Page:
WATT: Absolutely. And you and have I talked about this several times now Kier, that the NAIF just has not followed through on what the government promised it would do, when it announced it six years ago. This organisation was announced by the government six years ago, when Tony Abbott was still the Prime Minister. That's how long it's been around. It was given $5 billion to invest in projects across Northern Australia. One of the other things we found out at Senate Estimates last week was that now, six years after it was announced, it has actually released only a bit over $400 million of its $5 billion budget. So I think by now everyone expected that there'd be lots of projects around that you can point to, lots of jobs you can point to. What we've learned is that it's actually spent less than 10% of its budget, six years after it was announced. And on the latest figures that we've received, not a single project in the Cairns region or north of Cairns has received a dollar from this organisation. And that's why people around the north calling it the No Actual Infrastructure Fund. It's just lots of promises, but nothing actually to show for it.

SHOREY: When we got the chance to speak to Mr. Wade, a few weeks ago, he explained how the facility works, Senator, and talked about the fact that it's not until they exhaust the equity funding that they have before they start to draw down from the NAIF. So there's a situation where they're sometimes, with a big project, that until they have exhausted that equity, they're not going to actually dig into that money from the NAIF, even though the NAIF has committed to it and signed on the bottom line. So is, there may be a difference between what their commitment is and what the money is going out the door.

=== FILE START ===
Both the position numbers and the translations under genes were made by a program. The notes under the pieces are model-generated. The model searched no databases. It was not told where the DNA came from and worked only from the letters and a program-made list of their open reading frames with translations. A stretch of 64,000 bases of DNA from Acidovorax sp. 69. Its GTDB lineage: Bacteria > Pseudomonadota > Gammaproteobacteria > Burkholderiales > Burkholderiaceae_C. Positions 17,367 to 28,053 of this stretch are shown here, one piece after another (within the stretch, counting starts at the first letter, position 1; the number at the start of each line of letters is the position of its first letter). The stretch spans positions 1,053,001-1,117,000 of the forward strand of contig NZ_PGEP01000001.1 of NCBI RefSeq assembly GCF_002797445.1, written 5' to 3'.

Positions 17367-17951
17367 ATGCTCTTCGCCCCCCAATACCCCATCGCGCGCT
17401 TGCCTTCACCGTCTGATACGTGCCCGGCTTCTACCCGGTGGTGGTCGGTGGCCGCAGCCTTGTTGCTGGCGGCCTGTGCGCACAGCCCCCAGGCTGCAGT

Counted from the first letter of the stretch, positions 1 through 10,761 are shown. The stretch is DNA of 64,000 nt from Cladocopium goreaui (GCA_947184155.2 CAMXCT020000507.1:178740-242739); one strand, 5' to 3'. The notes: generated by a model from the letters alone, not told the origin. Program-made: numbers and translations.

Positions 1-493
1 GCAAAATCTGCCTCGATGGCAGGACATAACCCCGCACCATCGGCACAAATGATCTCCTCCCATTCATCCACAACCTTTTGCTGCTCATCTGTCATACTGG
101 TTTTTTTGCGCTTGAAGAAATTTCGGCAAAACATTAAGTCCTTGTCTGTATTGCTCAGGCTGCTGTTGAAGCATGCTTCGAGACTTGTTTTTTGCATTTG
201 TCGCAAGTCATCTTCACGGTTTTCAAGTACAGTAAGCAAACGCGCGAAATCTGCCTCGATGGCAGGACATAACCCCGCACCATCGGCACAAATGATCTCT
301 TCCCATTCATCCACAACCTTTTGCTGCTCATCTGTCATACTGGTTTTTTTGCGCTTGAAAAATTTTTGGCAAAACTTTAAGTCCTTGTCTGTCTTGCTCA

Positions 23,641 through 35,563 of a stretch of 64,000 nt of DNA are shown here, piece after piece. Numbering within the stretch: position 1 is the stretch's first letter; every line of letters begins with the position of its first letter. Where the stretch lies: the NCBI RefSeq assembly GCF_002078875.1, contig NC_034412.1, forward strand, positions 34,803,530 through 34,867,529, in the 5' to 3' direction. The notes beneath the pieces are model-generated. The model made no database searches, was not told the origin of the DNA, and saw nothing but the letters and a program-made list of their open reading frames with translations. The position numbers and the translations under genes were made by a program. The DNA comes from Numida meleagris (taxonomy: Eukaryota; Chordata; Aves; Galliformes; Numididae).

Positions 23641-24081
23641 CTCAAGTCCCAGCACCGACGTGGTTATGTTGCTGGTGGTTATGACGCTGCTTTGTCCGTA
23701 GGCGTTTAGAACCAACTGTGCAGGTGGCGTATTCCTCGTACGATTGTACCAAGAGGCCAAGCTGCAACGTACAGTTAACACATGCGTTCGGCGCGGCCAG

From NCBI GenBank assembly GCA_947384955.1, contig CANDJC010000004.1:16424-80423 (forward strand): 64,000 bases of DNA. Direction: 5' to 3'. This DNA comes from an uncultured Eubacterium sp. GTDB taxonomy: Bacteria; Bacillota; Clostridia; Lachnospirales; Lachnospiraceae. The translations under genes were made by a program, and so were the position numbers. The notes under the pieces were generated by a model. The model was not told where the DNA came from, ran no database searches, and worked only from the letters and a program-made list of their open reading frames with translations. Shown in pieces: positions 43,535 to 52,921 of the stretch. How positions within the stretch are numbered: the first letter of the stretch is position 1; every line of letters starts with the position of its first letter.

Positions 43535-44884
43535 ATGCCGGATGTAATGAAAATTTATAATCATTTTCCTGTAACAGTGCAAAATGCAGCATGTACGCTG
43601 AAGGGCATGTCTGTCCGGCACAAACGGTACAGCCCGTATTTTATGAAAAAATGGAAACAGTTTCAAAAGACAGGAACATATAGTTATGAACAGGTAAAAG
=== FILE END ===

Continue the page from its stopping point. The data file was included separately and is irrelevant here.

WATT: There's definitely a big difference in that. I mean, all you've got to do is listen to a Minister from this government who loves to get out there and say that they've announced $30 million for this, $500 million for that. But my argument is that this facility is not making a real difference to Northern Australia until it actually releases the funds. I mean I can go out there tomorrow and walk down Sheridan Street and say to people ‘Hello, I'm going to give you $500 million’, but it's meaningless until I actually deliver and that's the problem we've got with the NAIF. We have been arguing for many years that the NAIF needs to focus on smaller projects which may be able to meet these milestones more quickly than large projects. Finally, the government listened to that and made some amendments, with our support, earlier this year. But there has been a deep structural problem with the NAIF, that it just hasn't been able to get the money out the door. They need to be working harder with proponents to actually ensure that those proponents achieve milestones so that the money can be released. It's not as if we need to find new money in the budget. The money is there. It's just not making a difference in Northern Australia in the way that we're all told it would be.

SHOREY: Senator Murray Watt, thank you for your time. Obviously a conversation that will continue.

WATT: Indeed, good to talk Kier.

ENDS

A FAIR GO FOR AUSTRALIA